A lot of people make an issue of the fact that Churchill can’t definitively prove his Indian heritage, though interestingly, even his brother, when interviewed by the Rocky Mountain News, said that they believed within the family that they had Indian ancestors. So I can’t blame him for that, though once the very Indian organizations he claimed to be a part of did not back up his claims, I think that should’ve given one pause.

The second strike against him in my mind, though this was never an issue that was pursued by C.U., was the fact that Ward Churchill had bullied and threatened other people throughout his career at C.U. Caplis & Silverman recounted a number of stories on their radio show about his physical intimidation and threats on those who criticized him, or called him on the carpet for breaking a rule.

A third strike against him in my mind, though again this was never pursued, were his speeches before anarchist groups, particularly those that called for the overthrow of the U.S. government (all C.U. professors, being state employees, are sworn to uphold the U.S. Constitution as a condition of their employment), and advocating violence against the U.S. government and corporations (which inevitably involves employees), like that carried out by radical Islamists on 9/11. C.U. considered these rants speech protected by the First Amendment, and indeed they are, but according to the legal history, the oath to uphold the Constitution is supposed to prevent professors like Churchill from advocating the overthrow of the government, and it seemed that C.U. arguably would’ve had the right to discipline Churchill for that alone. Interestingly, until the investigation happened, it never occurred to anyone to check for the oath. It turned out C.U. never required him to take it as they were supposed to.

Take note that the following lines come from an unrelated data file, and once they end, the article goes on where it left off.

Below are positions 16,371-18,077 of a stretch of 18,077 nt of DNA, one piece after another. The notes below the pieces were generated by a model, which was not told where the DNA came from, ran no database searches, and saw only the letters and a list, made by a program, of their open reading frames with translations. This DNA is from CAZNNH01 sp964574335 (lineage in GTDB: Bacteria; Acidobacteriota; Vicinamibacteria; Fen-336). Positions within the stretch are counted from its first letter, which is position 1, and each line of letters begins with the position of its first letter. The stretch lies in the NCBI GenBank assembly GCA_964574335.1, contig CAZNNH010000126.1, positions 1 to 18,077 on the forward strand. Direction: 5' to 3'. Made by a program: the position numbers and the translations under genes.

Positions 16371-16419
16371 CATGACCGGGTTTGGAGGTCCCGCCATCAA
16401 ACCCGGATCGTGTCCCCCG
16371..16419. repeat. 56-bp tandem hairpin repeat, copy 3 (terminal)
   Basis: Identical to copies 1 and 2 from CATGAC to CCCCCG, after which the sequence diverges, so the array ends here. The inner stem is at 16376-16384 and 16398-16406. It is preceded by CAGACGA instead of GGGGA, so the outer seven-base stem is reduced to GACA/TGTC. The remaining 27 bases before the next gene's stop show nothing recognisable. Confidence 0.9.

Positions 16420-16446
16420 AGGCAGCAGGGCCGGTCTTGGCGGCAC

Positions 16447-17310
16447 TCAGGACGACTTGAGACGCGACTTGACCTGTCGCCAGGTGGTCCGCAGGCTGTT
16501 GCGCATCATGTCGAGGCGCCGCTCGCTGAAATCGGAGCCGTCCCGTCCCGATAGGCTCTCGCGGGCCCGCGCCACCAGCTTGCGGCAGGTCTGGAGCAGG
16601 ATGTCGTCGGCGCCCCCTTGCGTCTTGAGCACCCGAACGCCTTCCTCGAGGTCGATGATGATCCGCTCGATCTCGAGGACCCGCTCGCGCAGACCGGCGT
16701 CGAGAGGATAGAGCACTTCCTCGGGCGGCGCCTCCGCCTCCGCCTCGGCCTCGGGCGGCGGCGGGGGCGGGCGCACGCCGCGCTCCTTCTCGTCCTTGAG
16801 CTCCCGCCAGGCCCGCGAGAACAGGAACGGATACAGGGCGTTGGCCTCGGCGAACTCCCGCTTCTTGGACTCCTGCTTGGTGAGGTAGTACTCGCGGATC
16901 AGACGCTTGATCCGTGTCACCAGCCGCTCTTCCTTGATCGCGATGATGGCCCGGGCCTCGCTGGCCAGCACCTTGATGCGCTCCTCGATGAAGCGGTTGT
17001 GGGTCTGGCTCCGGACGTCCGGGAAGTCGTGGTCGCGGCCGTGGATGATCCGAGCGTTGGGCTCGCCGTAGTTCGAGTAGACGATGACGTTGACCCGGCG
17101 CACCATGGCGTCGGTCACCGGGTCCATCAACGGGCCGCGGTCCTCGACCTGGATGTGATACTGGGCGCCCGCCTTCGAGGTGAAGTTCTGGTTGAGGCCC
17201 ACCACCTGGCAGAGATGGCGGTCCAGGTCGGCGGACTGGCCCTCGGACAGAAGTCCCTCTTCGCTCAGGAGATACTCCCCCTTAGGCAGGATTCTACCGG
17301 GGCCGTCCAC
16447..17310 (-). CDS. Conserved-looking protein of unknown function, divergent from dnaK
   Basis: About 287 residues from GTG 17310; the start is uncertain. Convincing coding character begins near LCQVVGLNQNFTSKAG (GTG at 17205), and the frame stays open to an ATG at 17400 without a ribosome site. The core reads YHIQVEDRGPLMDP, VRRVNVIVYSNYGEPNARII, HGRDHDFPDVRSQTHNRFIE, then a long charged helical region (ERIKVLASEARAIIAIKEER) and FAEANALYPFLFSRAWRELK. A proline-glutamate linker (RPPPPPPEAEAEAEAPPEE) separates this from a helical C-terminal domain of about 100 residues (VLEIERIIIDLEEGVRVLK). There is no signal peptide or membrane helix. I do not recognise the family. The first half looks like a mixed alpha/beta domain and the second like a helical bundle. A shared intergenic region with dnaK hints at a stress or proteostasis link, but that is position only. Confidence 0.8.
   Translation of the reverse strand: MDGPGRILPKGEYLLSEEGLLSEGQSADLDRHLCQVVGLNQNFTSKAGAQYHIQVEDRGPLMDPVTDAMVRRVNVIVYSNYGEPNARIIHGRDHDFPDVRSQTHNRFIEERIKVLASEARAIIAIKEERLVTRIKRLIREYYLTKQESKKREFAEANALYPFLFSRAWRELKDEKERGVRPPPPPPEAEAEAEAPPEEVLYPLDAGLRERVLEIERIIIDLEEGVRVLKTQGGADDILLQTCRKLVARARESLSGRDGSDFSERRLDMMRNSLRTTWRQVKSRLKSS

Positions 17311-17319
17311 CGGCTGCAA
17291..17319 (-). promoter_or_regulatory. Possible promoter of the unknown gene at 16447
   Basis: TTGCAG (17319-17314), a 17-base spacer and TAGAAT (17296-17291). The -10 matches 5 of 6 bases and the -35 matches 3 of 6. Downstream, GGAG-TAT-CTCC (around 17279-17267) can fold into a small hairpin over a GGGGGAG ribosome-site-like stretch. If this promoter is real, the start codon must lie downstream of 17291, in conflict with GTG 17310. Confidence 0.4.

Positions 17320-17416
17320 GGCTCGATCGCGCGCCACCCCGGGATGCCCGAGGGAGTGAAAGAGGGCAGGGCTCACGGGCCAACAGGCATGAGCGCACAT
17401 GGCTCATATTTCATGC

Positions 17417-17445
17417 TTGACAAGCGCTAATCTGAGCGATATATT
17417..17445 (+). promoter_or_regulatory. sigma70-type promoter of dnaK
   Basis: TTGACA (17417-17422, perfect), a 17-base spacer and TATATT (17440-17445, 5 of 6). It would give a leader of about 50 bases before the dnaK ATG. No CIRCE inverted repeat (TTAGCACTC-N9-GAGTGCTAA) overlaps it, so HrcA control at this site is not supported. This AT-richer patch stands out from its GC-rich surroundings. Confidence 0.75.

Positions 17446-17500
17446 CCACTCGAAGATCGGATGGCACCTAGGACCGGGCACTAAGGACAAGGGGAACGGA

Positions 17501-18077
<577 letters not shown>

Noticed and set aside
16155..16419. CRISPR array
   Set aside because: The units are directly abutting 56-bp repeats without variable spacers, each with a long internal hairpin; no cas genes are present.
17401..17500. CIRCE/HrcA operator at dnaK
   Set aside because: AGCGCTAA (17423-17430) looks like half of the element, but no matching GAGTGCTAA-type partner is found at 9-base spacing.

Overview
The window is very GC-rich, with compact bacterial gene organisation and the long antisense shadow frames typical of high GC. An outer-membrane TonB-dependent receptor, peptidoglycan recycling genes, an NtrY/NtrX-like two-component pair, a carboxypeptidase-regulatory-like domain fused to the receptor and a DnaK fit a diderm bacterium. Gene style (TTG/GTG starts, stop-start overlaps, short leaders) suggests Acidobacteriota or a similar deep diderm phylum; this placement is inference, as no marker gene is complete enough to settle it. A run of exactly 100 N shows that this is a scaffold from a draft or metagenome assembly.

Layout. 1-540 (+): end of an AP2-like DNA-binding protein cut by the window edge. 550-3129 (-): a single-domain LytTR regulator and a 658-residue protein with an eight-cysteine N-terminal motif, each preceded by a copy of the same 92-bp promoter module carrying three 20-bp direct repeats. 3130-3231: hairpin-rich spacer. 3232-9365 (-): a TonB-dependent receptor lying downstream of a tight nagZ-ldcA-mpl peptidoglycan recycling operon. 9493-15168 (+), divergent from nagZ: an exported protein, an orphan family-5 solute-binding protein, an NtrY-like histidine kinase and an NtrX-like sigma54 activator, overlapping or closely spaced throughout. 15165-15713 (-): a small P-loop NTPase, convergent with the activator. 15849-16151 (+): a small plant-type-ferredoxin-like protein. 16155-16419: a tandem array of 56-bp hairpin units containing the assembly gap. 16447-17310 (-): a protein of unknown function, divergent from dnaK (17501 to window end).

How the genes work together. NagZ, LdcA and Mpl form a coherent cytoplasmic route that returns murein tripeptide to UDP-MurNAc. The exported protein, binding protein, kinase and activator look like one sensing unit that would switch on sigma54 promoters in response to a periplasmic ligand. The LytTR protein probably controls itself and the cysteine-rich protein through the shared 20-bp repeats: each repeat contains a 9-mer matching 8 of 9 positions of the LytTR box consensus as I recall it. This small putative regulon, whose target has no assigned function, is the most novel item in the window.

In one case Churchill really went up to the “crying fire in a crowded theater” line, when at one anarchist meeting an audience member asked him about carrying out a terrorist attack and how to go about it, Churchill told the man, “Without putting too fine a point on it, you carry the weapon.” He told him that he would be a good choice for such an operation, because he was white, and he wouldn’t arouse suspicion. Had a violent act followed that meeting, carried out by the audience member, Churchill could’ve been held legally liable for the damage.